FORT WORTH (CBS 11 NEWS) – Many foods labeled as healthy might not be any better than their alternatives.
Registered dietitian nutritionist Angela Lemond said the key to closely read the ingredients and not fall for the latest health food fads or for everything you read on the Internet.READ MORE: Oklahoma Abortion Numbers Up As Texas Heartbeat Law Takes Affect
Lemond helped us create a top five list of the most surprising no so healthy foods.
According to the research firm, the NDP Group, Americans consume only coffee more than cold cereal for breakfast. Some research shows among those who eat breakfast, nearly a third eat cereal.
But many cereal boxes labeled “healthy” might not be much better for you than many popular “sugar” cereals. Honey Nut Cheerios has just a much sugar per serving (9 grams) as Fruity Pebbles, but did you know Kellogg’s Smart Start Strong Heart Antioxidants has even more sugar (14 grams of sugar per serving).
If you leave out the yolk, you’re leaving out half the protein and most of the vitamins and minerals. Lemond said eggs in recent years have been given an unfair bad rap. She said, in most people, up to an egg a day won’t negatively affect your cholesterol.
When grabbing a quick snack, one might assume an energy bars from the health food isle is a good option. But Lemond said read the label and compare it to a candy bar. In many cases energy bars are high calorie snacks full of sugar and artificial flavoring. Lemond said raw almonds and a piece of fresh fruit are healthier options.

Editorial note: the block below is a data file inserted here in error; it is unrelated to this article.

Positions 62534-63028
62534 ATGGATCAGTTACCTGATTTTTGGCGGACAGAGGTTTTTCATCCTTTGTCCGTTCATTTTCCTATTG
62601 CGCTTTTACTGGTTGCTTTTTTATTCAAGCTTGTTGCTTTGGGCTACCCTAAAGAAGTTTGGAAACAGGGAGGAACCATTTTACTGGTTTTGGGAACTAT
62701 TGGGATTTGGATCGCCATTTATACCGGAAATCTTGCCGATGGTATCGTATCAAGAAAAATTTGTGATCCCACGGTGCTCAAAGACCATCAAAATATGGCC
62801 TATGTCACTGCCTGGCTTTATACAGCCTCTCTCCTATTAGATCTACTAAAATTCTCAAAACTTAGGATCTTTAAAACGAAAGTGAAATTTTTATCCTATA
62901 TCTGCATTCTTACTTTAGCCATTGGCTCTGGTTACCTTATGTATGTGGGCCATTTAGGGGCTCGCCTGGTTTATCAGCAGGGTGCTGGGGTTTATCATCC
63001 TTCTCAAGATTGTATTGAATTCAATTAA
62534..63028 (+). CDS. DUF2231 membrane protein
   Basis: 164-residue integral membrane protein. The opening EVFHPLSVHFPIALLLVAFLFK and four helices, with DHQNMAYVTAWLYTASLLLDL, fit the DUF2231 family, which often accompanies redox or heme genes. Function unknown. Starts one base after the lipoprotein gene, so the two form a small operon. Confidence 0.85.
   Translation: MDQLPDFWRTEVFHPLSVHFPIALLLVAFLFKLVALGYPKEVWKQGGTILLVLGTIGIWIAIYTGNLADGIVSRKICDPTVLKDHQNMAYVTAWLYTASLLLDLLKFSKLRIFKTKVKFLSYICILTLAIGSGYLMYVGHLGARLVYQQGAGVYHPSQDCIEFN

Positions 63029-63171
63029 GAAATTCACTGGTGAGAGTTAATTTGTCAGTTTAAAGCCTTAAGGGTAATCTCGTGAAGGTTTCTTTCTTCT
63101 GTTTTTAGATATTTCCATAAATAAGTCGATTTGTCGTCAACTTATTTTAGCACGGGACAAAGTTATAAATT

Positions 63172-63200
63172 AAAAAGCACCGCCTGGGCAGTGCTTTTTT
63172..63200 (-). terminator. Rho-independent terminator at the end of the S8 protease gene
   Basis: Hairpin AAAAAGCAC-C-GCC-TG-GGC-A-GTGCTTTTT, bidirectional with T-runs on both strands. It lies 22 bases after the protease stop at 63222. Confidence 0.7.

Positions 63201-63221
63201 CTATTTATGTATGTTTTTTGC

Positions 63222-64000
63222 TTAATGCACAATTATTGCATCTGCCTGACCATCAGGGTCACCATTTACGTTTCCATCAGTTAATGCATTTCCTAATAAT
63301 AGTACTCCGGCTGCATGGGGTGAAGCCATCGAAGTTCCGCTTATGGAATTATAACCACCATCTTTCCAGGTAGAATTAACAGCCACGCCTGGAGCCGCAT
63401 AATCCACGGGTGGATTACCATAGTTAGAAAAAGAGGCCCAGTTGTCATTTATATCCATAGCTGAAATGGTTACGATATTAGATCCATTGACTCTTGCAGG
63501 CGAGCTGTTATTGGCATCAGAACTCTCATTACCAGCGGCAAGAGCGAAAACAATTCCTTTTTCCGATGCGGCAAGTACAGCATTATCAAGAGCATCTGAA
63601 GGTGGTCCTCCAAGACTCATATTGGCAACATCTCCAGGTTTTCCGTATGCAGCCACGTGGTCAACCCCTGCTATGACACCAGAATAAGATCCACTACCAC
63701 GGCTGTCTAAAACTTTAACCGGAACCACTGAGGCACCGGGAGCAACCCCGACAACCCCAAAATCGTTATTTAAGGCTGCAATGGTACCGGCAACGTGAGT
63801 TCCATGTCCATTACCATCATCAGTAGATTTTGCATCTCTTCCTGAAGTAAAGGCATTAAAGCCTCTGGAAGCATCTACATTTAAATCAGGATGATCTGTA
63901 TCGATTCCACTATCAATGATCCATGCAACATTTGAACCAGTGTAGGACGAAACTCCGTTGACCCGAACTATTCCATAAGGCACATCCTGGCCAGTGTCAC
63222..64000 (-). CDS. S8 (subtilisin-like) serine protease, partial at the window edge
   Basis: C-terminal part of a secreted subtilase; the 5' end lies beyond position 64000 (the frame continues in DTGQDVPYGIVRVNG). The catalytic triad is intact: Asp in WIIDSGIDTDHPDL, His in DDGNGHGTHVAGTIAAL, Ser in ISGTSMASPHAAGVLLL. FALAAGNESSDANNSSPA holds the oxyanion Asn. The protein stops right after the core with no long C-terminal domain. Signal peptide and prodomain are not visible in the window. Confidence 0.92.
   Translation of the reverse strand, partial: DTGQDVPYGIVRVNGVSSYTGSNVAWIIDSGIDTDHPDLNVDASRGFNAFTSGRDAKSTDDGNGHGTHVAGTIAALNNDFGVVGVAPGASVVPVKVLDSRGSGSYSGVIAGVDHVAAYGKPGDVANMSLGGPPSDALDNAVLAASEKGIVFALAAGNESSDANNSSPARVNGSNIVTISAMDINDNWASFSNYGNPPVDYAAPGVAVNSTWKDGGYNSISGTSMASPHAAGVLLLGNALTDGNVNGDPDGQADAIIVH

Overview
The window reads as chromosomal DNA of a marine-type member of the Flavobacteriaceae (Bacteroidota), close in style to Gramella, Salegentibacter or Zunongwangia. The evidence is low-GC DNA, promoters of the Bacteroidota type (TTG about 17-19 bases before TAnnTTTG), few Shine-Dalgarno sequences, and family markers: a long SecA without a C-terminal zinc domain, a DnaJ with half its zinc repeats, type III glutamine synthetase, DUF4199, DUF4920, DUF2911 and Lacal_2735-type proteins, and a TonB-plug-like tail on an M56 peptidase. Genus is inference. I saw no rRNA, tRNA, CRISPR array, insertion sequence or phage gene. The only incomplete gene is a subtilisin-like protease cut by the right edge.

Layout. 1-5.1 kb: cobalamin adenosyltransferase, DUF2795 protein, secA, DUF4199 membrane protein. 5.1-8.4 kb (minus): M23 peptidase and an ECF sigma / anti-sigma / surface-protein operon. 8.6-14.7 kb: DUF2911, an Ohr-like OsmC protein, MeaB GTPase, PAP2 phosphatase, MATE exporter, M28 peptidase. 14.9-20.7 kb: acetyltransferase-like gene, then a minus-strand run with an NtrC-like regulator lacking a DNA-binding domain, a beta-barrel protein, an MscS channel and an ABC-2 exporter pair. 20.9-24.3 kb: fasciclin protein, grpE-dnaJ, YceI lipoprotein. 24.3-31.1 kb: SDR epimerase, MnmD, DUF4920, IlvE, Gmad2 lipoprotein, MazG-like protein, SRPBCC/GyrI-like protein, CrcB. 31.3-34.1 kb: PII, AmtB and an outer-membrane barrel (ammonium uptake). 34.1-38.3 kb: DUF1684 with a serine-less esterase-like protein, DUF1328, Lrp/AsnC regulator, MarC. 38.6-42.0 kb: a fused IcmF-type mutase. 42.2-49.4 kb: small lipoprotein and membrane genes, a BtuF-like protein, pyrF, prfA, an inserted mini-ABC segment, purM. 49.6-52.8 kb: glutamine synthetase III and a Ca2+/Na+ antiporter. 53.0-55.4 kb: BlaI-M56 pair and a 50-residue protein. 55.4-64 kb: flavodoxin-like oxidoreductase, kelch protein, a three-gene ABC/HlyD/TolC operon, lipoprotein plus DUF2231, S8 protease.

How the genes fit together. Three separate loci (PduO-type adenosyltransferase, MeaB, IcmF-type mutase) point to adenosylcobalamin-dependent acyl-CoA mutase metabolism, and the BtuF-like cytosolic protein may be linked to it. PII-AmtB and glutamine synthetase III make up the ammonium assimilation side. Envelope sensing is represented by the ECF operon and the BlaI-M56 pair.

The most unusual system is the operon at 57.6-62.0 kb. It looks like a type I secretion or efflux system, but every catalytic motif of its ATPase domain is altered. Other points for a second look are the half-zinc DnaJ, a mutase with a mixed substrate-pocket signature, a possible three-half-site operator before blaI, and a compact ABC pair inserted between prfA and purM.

Just a handful of some of the popular brands of trail-mix can contain more than a 160 calories. Eat an entire ten ounce can and you’ve consumed more than half of your recommended daily calorie intake.READ MORE: Red Cross Hoping To Increase Blood Supply With Opening Of New North Texas Donation Centers
REDUCED-FAT PEANUT BUTTER
It has to be better for you than regular peanut butter, right? Read the label. In most cases reduced-fat peanut butter has just as many calories per serving as its regular counterpart. In place of the fat, most companies simply add sugar for flavoring.
“I would just recommend having the full fat peanut butter and just monitor your portion size,” said Lemond. She said this is not only the case with peanut butter but also with several other foods labeled “reduced fat” or “fat-free”.
While Greek yogurt can be a high-protein nutritional food, Lemond said not all Greek yogurt are equal and many are loaded with sugar. She said the problem comes when picking lightly sweetened Greek yogurt. Some Greek yogurts contain as much as 25 grams of sugar per serving. Lemond suggests buying the plain Greek yogurt and sweetening it with a cut fresh fruit.
Lemond said when shopping try sticking to “whole” foods as much as possible. She said she tells her clients to do most of their grocery shopping on the perimeter of the store – the fresh fruits, vegetables, and meats sections. She said moderation is the key.
“We shouldn’t be concentrating on one food over and over to bring us that health,” she said. “We want to be exposed to a lot of variety of foods. That’s the key.”
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